Hotel executives admit they’re late to the party when it comes to adopting technology. Now, they’re trying to figure out the basics and adopt innovations all at the same time.
Hotel executives are the first to admit they’ve been behind the curve with new technology. The problem now is that travelers expect the tech in a hotel to be as good or better than what they have at home.
Catching up was the topic of a panel at HITEC in Toronto this week with executives from Mandarin Oriental Hotel Group, Accor, Fairmont, and more.
“I think we’re making progress, but we’re forced with our backs to the wall,” said Michael Levie, founding partner of Netherlands-based hotel chain CitizenM. “It’s a little bit embarrassing that we’re so late to the game, and there’s a lot of catching up to do.”
Many hotels still have cable television and telephones in their rooms, for example, but consumers need to have flown past that.
Tariq Valani, senior vice president of Global Support Services for Accor and global senior vice president of Technology for Fairmont Hotels & Resorts, believes that many hotel companies have lost touch with understanding what customers actually want.
“It’s a basic comparison to say that when you’re in a hotel, it’s the bed first and then it’s the shower and it’s the Wi-Fi — but maybe it’s the Wi-Fi first now,” Valani said. “When you don’t get that right, as a basic — that’s kind of like the core plumbing of what we’re doing. And so things like this are pain points that we actually need to resolve, get to the basics.”
A Complete Guest Profile
One of the key goals for hotel companies is to create a full profile of individual customers so they can provide personalized services. That means establishing a reliable system of customer data that’s accessible by every part of the business. Big hotel companies have been moving to modern cloud-based data systems in part to enable that transition.
The luxury brand Mandarin Oriental Hotel Group has been implementing technology to track the activities of top guests – like when they check in or make a restaurant reservation – so hotel staff can then provide a higher level of service, according to Todd Wood, vice president of global applications and transformations for Mandarin.
“We’re implementing that so that we can then follow up and greet the guests and understand what the guests are doing and see if we might be able to help out,” said Wood.
The idea of this complete guest profile has been getting even more attention as it relates to hyper-personalization — being able to customize services based on specific customer interests — because of the latest advancements in artificial intelligence
“I really think that if you’re able to get your data clean and have a digital engagement with your guests, then generative AI will become fantastic because you can customize it massively,” said Levie of CitizenM.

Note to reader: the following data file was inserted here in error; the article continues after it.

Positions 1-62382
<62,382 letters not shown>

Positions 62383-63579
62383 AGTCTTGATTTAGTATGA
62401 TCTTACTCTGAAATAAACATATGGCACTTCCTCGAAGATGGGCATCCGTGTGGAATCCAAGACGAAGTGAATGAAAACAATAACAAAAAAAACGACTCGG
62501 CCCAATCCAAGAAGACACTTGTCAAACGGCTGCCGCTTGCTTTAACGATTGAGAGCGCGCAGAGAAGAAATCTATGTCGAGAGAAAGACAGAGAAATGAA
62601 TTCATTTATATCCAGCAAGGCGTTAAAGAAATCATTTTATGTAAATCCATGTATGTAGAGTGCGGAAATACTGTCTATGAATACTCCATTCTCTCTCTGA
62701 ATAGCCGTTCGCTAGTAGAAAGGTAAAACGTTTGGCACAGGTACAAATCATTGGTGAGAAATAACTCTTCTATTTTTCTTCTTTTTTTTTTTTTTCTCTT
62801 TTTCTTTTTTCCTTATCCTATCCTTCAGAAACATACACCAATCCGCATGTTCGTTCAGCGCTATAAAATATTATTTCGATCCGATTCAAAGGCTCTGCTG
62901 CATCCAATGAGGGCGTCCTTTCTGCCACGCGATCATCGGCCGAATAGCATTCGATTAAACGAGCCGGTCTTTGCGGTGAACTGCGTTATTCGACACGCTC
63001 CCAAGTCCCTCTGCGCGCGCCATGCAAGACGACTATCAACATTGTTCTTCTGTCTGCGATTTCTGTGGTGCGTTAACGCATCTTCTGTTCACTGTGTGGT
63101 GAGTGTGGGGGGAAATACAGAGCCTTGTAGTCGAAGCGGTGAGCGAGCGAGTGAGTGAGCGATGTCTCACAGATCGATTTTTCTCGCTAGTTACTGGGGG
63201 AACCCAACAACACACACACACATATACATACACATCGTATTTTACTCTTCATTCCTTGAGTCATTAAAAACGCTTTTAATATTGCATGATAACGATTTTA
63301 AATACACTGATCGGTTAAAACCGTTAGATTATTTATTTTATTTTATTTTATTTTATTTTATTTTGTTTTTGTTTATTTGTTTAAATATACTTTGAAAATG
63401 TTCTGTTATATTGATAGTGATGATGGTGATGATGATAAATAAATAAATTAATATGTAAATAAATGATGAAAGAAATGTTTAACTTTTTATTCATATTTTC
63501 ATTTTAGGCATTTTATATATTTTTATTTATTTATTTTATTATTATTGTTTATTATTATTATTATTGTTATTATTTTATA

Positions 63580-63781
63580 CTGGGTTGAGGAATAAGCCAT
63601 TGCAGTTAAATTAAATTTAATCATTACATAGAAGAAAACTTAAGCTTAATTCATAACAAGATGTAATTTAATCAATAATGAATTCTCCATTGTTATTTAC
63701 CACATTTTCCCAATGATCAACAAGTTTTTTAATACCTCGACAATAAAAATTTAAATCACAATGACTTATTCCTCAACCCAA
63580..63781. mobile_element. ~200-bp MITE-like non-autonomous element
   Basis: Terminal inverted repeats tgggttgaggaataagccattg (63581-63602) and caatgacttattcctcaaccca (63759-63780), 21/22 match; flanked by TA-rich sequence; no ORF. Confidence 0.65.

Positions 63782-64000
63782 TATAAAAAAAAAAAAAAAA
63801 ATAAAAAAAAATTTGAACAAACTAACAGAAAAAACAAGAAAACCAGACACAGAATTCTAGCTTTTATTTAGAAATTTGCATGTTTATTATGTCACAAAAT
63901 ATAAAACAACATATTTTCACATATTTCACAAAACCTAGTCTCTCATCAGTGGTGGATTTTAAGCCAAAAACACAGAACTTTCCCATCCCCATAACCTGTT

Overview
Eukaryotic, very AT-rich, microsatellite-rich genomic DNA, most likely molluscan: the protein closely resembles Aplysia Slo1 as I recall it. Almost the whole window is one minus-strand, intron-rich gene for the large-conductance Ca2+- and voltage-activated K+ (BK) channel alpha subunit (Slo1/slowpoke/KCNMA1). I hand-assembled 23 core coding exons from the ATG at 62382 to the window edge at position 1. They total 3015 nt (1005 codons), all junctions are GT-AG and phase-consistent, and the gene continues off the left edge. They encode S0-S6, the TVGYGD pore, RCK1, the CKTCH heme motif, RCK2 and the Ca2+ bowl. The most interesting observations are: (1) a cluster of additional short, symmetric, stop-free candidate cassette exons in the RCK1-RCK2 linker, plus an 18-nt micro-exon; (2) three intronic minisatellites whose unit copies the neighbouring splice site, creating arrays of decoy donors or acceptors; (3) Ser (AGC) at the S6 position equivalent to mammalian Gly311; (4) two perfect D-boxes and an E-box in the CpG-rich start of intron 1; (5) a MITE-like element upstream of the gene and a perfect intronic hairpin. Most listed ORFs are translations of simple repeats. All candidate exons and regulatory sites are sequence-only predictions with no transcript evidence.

Sanovnik Destang, executive director of Bay Gardens Resorts in Saint Lucia, plans to be an early adopter of generative AI.
“I don’t think that the impact of AI is overblown. I think that we don’t know exactly how it’s going to impact us, but it is going to impact a lot of our tech providers. And we’re trying to get ahead of that as best as we can by staying on top of the latest trends and being at conferences like [HITEC].”
Destang said tech should cover everything down to enable easy communication to guests even before they arrive.
“Generation Z is going to be our main source market in the next five, 10 years. And they think differently, they communicate differently,” Detang said. “If you don’t have some sort of messaging app already that allows guests to communicate with you that way, you need to get to that because that is how people are going to want to communicate.”
As a way to respond to guest demands for sustainable options, Valani said that Accor is implementing a “smart” thermostat.
“It’s better than what they had before, which was nothing, from a guest management perspective,” Valani said.
There’s a lot to consider, especially with more and more technology becoming available. As the industry continues to determine how to change, Wood of Mandarin suggested hoteliers keep one top-of-mind idea:
“What was the best experience you’ve ever had from a travel standpoint? And how did that happen?” he said. “And how can we do that for our guests going forward so they can have the best experience every time — and it’s going to be different for different guests, and they’re going to want different things.”